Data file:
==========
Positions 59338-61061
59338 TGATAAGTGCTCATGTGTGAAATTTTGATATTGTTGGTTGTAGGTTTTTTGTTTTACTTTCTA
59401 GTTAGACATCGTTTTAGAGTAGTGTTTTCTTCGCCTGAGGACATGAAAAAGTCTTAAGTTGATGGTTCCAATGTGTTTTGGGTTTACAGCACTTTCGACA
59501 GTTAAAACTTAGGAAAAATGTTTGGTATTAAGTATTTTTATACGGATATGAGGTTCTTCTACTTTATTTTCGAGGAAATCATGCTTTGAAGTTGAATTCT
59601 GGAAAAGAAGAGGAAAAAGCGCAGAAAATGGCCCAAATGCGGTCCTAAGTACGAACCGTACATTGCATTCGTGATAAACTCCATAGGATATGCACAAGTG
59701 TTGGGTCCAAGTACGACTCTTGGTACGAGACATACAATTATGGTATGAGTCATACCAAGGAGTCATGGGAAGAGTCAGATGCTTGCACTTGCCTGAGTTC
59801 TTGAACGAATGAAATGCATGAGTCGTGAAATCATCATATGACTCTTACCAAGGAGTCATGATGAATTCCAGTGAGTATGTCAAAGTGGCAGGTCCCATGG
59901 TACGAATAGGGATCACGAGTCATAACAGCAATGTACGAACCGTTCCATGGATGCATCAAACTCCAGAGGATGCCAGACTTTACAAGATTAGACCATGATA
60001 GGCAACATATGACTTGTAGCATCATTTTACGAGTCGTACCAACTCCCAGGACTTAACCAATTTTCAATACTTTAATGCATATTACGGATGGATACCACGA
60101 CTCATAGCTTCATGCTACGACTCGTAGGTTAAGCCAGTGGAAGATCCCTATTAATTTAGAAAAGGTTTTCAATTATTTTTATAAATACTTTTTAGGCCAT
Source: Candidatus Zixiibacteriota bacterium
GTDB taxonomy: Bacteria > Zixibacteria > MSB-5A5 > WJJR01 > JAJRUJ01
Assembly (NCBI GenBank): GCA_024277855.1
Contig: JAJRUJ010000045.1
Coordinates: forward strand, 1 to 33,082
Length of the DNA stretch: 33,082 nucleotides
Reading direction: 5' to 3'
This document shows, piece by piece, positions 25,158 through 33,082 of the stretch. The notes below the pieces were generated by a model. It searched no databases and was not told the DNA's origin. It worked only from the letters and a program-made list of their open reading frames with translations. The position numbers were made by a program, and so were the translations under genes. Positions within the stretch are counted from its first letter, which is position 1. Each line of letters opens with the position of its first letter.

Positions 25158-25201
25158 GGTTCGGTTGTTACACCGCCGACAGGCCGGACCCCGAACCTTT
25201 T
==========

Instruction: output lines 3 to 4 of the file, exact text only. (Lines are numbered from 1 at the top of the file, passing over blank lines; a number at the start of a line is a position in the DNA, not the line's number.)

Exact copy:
59401 GTTAGACATCGTTTTAGAGTAGTGTTTTCTTCGCCTGAGGACATGAAAAAGTCTTAAGTTGATGGTTCCAATGTGTTTTGGGTTTACAGCACTTTCGACA
59501 GTTAAAACTTAGGAAAAATGTTTGGTATTAAGTATTTTTATACGGATATGAGGTTCTTCTACTTTATTTTCGAGGAAATCATGCTTTGAAGTTGAATTCT